Jesus Threatened after Reading from the Scroll

“I am the light of the world.  Whoever follows me will never walk in darkness, but will have the light of life.”

 Jesus, John 8:12

Jesus brings us reliable information about who we are, why we are here, and what the humanly appropriate motives are for doing whatever we do.  First, he informs us that we are by nature unceasingly spiritual beings with an eternal destiny in God’s great universe.  We will never stop existing and there is nothing we can do about it.

While we have already fallen from God’s intentions for us, he can restore us into the flow of God’s life if we will only count on him for everything.  That is, we must trust him, and really to trust him is to take his cause, his “yoke” (Matthew 11:29).  Then he will teach us how to make good choices with the aim of glorifying God by doing good to human beings.  Under his instruction, this will prove to be the most exhilarating kind of life imaginable, with a scope and richness of personal creativity that never stops increasing.

Dallas Willard, The Great Omission

The Encounter

 22All spoke well of him and were amazed at the gracious words that came from his lips. “Isn’t this Joseph’s son?” they asked. 

 23Jesus said to them, “Surely you will quote this proverb to me: ‘Physician, heal yourself! Do here in your hometown what we have heard that you did in Capernaum.’ ” 

 24“I tell you the truth,” he continued, “no prophet is accepted in his hometown. 25I assure you that there were many widows in Israel in Elijah’s time, when the sky was shut for three and a half years and there was a severe famine throughout the land. 26Yet Elijah was not sent to any of them, but to a widow in Zarephath in the region of Sidon. 27And there were many in Israel with leprosy in the time of Elisha the prophet, yet not one of them was cleansed—only Naaman the Syrian.”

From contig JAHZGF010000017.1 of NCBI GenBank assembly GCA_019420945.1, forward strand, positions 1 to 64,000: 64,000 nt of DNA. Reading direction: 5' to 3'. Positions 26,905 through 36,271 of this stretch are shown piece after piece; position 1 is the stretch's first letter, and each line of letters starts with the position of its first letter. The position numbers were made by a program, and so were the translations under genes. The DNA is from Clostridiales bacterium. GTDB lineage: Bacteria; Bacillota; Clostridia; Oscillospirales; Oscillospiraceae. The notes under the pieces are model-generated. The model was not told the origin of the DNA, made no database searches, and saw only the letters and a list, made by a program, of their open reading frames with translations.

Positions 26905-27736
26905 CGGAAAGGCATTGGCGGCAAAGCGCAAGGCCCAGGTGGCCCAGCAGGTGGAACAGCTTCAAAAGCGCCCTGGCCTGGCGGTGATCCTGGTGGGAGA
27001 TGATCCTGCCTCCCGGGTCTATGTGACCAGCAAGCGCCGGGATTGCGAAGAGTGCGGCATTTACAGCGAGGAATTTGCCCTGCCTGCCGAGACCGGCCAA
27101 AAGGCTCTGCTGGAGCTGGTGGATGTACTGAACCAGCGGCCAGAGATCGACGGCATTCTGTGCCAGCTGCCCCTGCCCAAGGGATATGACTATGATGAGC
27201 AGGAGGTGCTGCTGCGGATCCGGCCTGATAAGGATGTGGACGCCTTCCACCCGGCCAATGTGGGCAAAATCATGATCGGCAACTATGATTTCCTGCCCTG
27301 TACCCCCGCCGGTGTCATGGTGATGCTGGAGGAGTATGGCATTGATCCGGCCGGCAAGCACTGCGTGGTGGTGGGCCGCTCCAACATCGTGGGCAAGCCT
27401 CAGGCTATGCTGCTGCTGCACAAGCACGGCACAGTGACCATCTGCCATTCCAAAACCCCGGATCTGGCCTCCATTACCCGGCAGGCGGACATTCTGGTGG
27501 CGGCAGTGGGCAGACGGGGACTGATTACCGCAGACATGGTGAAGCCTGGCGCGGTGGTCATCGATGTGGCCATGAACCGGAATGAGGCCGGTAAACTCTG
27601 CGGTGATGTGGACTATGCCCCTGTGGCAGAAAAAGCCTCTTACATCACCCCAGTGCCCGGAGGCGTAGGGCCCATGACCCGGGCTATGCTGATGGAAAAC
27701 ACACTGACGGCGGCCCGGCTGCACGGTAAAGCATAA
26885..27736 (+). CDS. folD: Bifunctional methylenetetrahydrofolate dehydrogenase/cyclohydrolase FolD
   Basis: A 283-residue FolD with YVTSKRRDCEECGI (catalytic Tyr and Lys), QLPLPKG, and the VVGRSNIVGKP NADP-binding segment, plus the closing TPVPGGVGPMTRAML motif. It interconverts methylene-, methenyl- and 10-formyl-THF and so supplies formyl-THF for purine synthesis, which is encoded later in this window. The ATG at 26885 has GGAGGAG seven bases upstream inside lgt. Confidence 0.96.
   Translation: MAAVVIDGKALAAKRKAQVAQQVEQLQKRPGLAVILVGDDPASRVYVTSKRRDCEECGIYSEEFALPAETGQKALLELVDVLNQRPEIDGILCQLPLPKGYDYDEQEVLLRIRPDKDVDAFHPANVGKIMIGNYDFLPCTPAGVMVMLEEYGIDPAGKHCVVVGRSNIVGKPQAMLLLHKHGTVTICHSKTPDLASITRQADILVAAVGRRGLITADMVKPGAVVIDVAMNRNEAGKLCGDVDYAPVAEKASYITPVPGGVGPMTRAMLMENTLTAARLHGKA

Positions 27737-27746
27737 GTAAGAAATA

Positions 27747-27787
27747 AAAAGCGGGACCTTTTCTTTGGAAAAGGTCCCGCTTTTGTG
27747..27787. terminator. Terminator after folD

28All the people in the synagogue were furious when they heard this. 29They got up, drove him out of the town, and took him to the brow of the hill on which the town was built, in order to throw him down the cliff. 30But he walked right through the crowd and went on his way. 

Luke 4:20-30

Some Observations

This encounter is a continuation of Jesus’ proclamation of his mission as he read the words of Isaiah 61.  What plays out is unexpected.  

Following Jesus’ reading from the scroll, Luke says, “All spoke well of him and were amazed at the gracious words that came from his lips.”  Jesus does not bask in these words of praise, but responds by saying, “I tell you the truth, no prophet is accepted in his hometown.”  He then says that Elijah was not sent to widows in Israel during a three-and-a-half-year drought, but to a widow in Sidon and that Elisha did not heal those with leprosy in Israel, but rather a Syrian.

The implication is clear: Jesus’ redeeming mission will include outsiders (non-Israelites and those on the fringes), while some insiders – fellow observant Jews like those he is presently with in the synagogue – will reject him.